Everything US citizens need to know about the Bahamas’ simplified entry process

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Editor’s note: This post has been updated with new information. The original was published on July 6, 2020.

As the travel industry reopens following COVID-19 shutdowns, TPG suggests that you talk to your doctor, follow health officials’ guidance and research local travel restrictions before booking that next trip. We will be here to help you prepare, whether it is next month or next year.

In early July, the Bahamas Ministry of Tourism & Aviation unveiled a five-phase plan to reopen the country to international travelers.

After a brief surge in cases, the country made up of 700 islands and cays is once again open to international visitors and U.S. residents — with a simplified entry process that I recently experienced firsthand.

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When will the Bahamas reopen?

The Bahamas is now open to international tourists once again.

Which hotels are reopening?

Many properties in Nassau have once again reopened and are welcoming guests from all countries. Some of the reopened resorts include the famous Atlantis, Paradise Island, The Ocean Club, a Four Seasons resort, the Baha Mar complex and more.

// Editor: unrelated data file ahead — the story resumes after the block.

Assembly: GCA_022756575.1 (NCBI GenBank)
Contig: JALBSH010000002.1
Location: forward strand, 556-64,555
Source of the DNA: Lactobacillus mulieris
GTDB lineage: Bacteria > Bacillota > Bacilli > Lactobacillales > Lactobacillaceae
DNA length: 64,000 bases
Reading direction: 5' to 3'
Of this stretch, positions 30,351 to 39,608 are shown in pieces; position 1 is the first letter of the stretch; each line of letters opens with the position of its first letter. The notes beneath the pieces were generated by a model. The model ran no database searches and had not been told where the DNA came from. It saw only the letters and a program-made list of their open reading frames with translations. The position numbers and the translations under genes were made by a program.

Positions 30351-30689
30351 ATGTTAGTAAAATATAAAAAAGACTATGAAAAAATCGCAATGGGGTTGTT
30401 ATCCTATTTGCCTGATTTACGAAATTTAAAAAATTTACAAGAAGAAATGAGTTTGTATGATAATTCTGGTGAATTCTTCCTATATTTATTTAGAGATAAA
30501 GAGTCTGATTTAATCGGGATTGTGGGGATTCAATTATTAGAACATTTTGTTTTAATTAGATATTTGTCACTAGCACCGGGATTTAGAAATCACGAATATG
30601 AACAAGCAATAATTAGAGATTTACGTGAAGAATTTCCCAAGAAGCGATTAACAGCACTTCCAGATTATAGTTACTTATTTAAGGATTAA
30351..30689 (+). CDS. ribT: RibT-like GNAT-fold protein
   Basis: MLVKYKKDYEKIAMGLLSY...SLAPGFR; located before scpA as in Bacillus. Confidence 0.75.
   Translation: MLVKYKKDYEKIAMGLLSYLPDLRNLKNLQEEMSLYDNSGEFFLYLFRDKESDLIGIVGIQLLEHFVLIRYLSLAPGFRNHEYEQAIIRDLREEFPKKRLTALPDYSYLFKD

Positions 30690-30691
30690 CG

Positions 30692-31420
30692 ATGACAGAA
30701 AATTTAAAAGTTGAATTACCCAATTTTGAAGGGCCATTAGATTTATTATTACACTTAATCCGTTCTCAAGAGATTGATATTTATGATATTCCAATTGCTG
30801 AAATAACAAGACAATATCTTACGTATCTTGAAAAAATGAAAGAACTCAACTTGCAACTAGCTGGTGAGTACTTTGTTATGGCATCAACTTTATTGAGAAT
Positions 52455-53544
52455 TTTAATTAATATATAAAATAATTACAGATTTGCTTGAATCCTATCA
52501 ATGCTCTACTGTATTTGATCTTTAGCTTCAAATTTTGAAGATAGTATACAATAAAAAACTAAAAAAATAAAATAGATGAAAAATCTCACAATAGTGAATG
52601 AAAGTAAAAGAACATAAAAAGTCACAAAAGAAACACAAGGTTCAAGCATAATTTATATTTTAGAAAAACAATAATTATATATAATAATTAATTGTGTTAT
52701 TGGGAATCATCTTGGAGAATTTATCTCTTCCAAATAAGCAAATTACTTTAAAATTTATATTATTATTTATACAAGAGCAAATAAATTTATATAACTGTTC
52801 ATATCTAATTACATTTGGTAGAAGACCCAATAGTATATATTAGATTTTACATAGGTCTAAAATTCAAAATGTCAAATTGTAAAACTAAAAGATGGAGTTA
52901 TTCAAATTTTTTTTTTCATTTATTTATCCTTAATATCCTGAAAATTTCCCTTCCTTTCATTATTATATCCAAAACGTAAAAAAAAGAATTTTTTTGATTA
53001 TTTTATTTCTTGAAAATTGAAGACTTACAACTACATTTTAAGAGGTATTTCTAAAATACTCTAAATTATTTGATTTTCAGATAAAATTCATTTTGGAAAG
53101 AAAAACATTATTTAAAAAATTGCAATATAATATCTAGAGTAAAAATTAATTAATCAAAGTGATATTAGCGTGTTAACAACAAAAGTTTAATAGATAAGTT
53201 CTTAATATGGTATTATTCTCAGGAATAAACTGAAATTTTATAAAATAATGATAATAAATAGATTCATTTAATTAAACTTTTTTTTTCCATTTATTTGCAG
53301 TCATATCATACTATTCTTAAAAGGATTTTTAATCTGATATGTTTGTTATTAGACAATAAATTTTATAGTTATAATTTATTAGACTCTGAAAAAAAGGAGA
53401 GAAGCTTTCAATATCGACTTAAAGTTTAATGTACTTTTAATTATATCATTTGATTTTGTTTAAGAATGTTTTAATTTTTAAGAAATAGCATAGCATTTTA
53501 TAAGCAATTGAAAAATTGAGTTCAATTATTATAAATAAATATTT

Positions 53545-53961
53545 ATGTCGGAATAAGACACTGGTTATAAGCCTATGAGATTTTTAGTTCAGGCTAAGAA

All of these resorts have flexible cancellation policies, so you can book with peace of mind, knowing you’ll receive a full refund or future credit if plans don’t proceed accordingly.

Related: U.S. Virgin Islands reopening

What to expect on arrival

All incoming travelers are required to take a COVID-19 RT PCR nasal swab five days prior to arrival. Armed with your negative results, you’ll then apply for a Bahamas Health Travel Visa at travel.gov.bs.

The only exception to the test requirement is for children age 10 and under.

You’ll need to purchase mandatory health insurance after the visa is approved, at the following rates, effective Jan. 8, 2021:

  • $40 – Visitors staying up to four nights and five days.
  • $40 – Citizens and returning residents.
  • $60 – Visitors staying more than four nights.
  • Free – Children 10 years and under.

Upon arrival, you’ll need to comply with local protocols including temperature checks at airports and seaports. Social distancing will also be enforced and you must wear a mask in the terminal, during security checks, customer screenings and baggage claim.

You’ll also need to submit a daily health questionnaire online each morning for symptom tracking purposes.

If you’re staying for five days or longer, you’ll need to take a COVID-19 rapid antigen test on the fifth day, which is included in the COVID insurance policy. Any visitors departing on or before five days will not be required to obtain this test.

The rapid tests will yield results in 60 minutes or less with results being provided electronically via text message and email. Hotels will be required to provide relevant information on the testing arrangements, and some will even facilitate the test in the hotel itself.

Guests traveling to the Bahamas will be able to leave their resorts to go on excursions and shopping trips – with some precautions. In order to adhere to social distancing rules, there will be limits on the number of customers allowed in stores and touching of merchandise is highly discouraged unless you’re ready to purchase.